Gimoti Shows Benefit in Moderate to Severe Diabetic Gastroparesis

Gimoti is a nasal spray formulation of metoclompramide which is currently only available in oral and intravenous forms
Gimoti is a nasal spray formulation of metoclompramide which is currently only available in oral and intravenous forms

Evoke Pharma announced results from the Phase 3 trial of Gimoti, an investigational treatment intended to relieve symptoms related to acute and recurrent diabetic gastroparesis in women.

Gimoti is a nasal spray formulation of metoclopramide which is currently only available in oral and intravenous forms. The trial enrolled 205 patients with symptomatic diabetic gastroparesis, 105 of whom had moderate to severe symptoms of recurrent diabetic gastroparesis. The trial lasted 4 weeks and was double-blinded with patients randomized 1:1 to receive either Gimoti or placebo in a single nasal spray 4 times daily; 30 minutes before meals and at bedtime. 

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Results showed that the primary efficacy endpoint of change from baseline to week 4 was not statistically met (P=0.881), although a significant treatment benefit was seen in patients with moderate to severe symptoms (P<0.05).  Safety data from this trial were consistent with favorable results from previous Gimoti studies.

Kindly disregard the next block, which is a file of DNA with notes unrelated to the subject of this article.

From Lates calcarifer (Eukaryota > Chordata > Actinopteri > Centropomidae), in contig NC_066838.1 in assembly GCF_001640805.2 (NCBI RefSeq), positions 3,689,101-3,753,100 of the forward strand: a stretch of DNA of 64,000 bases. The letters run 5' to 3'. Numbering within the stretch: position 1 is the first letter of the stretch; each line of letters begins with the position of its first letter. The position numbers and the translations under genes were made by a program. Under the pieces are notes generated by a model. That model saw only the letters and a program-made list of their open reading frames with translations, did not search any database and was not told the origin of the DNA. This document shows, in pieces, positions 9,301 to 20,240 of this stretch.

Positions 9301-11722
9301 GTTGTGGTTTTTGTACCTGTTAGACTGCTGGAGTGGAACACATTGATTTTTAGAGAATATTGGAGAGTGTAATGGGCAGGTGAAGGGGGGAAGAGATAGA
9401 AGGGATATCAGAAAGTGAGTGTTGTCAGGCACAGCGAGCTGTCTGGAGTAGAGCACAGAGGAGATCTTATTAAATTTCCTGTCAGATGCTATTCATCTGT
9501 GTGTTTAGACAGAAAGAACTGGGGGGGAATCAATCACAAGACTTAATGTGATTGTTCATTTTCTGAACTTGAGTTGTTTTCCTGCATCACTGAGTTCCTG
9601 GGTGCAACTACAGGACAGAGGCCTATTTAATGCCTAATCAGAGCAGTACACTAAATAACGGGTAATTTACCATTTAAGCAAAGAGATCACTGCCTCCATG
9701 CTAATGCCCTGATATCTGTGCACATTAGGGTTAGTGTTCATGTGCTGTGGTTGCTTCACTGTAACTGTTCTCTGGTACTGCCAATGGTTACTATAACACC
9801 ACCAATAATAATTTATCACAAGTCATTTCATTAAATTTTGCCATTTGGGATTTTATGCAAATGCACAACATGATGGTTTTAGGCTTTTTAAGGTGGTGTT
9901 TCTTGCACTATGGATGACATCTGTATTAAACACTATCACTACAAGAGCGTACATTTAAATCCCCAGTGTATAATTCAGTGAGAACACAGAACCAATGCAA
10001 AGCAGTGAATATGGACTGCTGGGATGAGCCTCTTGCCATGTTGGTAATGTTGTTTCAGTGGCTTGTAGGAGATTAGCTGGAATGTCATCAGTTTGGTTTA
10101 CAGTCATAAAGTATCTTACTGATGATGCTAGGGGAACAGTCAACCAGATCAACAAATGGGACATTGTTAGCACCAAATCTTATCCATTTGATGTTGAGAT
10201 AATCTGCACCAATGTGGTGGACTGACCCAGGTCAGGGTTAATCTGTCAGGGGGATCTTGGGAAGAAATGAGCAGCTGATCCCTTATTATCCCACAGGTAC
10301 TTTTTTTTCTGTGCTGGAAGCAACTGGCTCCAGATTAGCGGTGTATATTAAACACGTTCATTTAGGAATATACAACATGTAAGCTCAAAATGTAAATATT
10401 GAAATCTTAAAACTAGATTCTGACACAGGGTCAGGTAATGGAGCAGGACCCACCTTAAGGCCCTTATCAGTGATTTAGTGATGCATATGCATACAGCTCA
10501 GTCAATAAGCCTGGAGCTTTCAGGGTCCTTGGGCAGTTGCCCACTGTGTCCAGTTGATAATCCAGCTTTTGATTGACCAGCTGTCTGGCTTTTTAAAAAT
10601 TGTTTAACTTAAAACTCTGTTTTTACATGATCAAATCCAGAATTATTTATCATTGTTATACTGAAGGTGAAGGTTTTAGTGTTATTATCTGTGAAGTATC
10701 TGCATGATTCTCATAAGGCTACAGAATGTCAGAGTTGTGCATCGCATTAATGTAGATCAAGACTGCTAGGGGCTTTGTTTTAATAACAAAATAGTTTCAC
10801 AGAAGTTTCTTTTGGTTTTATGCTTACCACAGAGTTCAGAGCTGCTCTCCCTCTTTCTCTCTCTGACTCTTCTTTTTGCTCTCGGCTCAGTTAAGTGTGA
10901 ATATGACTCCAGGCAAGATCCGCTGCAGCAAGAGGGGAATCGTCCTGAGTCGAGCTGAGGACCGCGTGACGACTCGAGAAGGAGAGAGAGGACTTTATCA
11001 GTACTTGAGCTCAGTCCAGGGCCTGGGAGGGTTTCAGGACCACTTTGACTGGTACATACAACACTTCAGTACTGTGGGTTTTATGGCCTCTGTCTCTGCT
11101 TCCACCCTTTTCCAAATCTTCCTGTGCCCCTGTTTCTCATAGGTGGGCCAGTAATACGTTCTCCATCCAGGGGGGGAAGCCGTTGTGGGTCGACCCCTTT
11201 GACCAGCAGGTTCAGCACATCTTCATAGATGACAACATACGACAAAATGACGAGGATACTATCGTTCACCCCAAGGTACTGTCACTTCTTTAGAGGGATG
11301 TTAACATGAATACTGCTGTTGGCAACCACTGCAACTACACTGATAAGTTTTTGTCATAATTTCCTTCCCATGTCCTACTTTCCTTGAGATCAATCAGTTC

The data from the trial is expected to be used in a forthcoming new drug application to be submitted to the Food and Drug Administration. “We are very pleased that Digestive Disease Week [where the results were presented] accepted this data for presentation as we believe it is among the most up-to‑the-minute and novel GI developments that will impact research and the care of patients,” said Marilyn R. Carlson, DMD, MD, and CMO of Evoke Pharma.

For more information visit Evokepharma.com.